The Employment Tax Credit - pays to be compliant
As part of the government's fiscal incentives regime, an Employment Tax Credit (ETC) was introduced and became effective on January 1, 2014.
This allows employers who are engaged in a trade, profession or vocation or the rental of approved hotel accommodation to now claim a credit against income tax based on statutory payroll deductions.
The ETC is not automatic, however. To qualify for the credit, eligible persons must file and pay their monthly statutory payroll deductions (S01) on time. Such employers may claim the total amount of their payroll statutory contributions for the education tax, National Housing Trust (NHT), National Insurance Scheme (NIS) and HEART Trust - that is, both the employee and employer portions, which have been declared and paid on time for that year.
Any statutory deductions paid after the respective due date or in respect of a month for which the Form S01 is filed late will not be taken into account when computing the ETC.
For self-employed persons who are also employers, they must file and pay over their personal statutory obligations on time in addition to filing the S01 return for their employees and make the payments on time.
Also, where a self-employed individual employs staff members through a service company established solely for that purpose, and which is wholly owned by such individual or partners, then the individual or partners may, with the approval of the Commissioner General, be regarded as an eligible person and may, in lieu of the service company, claim an ETC by reference to statutory deductions accounted for by the service company in the same proportion as their entitlement to their share of profits of the trade, profession or vocation.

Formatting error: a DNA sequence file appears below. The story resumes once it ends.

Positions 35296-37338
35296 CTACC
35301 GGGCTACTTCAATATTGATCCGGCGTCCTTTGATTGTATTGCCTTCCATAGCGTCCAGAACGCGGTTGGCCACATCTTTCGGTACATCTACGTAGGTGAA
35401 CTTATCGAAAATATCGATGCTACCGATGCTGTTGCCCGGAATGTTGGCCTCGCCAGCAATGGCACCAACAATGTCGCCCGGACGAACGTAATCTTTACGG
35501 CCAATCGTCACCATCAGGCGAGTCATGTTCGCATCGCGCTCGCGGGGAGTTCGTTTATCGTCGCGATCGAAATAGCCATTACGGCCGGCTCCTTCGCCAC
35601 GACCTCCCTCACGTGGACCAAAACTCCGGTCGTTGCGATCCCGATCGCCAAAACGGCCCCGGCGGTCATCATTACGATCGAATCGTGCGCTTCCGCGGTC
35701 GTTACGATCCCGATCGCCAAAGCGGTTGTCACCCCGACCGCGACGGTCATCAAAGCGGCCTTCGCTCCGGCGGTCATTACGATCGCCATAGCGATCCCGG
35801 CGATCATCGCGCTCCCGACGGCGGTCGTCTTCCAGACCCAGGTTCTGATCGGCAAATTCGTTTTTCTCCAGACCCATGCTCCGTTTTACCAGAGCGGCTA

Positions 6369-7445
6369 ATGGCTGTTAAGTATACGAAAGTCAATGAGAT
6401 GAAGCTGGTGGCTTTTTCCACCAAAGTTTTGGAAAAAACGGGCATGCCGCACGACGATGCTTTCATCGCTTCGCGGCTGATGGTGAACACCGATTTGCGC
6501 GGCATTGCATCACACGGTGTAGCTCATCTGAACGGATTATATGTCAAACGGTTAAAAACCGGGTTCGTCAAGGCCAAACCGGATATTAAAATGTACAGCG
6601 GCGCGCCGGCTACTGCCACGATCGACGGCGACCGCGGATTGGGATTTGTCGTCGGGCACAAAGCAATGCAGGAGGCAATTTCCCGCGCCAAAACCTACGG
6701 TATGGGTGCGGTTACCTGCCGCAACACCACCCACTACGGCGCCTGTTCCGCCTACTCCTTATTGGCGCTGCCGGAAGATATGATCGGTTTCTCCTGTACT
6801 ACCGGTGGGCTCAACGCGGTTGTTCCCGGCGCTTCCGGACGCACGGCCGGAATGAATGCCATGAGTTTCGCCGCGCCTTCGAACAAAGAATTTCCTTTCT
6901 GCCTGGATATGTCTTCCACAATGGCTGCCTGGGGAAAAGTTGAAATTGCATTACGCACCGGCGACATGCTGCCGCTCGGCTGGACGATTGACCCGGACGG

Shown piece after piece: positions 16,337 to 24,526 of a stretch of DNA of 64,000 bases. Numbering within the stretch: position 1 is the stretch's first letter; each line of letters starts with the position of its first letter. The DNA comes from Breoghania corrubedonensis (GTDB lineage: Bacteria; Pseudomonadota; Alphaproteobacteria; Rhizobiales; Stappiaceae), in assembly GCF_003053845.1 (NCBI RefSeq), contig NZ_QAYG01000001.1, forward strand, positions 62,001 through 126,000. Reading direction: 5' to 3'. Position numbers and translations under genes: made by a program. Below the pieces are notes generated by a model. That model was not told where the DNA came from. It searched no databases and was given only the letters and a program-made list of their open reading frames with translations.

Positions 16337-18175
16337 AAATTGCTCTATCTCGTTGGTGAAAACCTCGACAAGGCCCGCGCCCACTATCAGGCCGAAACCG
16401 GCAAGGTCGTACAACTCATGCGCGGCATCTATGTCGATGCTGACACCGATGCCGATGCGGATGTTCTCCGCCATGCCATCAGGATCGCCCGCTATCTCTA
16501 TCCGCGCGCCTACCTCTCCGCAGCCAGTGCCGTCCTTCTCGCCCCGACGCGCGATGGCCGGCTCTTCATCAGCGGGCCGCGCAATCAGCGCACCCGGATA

COMPUTING YOUR CREDITS
The ETC can be computed by an employer in three easy steps.
- The employer must first identify the total payroll statutory contributions made that are eligible for credits.
- Second, compute how much of the income tax payable is attributable to the trade, profession or vocation. This is necessary as the ETC may not be claimed against any income tax chargeable on non-trading income, such as interest and dividend income.
- Third, determine 30 per cent of the income tax payable, as the amount which can be claimed is restricted to 30 per cent of the income tax payable.
Careful note should be taken that if the employer makes a tax loss, an ETC would not be applicable. Similarly, the amount of any excess statutory payroll taxes is not permitted to be carried forward to another tax year.
Not all businesses are eligible to claim the ETC. Those are: regulated companies such as those supervised by the Financial Services Commission, the Bank of Jamaica, the Office of Utilities Regulation or the Ministry of Finance; persons operating in the bauxite and alumina industries; persons operating as a group head office company; as well as persons operating under the Jamaica Export Free Zones Act are not eligible to claim the new Employment Tax Credit.
The ETC regime is designed to benefit tax-compliant employers. Employers who comply with their obligations will preserve and maintain their employees' benefits under important national programmes such as NHT and NIS while reducing the effective rate of income tax borne on their active trading activities.
Additionally, eligible employers can use the ETC to reduce labour costs and increase after-tax profit. In short, it literally pays to be compliant.
Eligible businesses, whether operating as a company or individual, are therefore encouraged to file and pay their statutory obligations on time to take advantage of the ETC.
This is the third article in the weekly 'Tax Educator' series by Tax Administration Jamaica on the new revenue measures and other tax policy changes aimed at the business reader.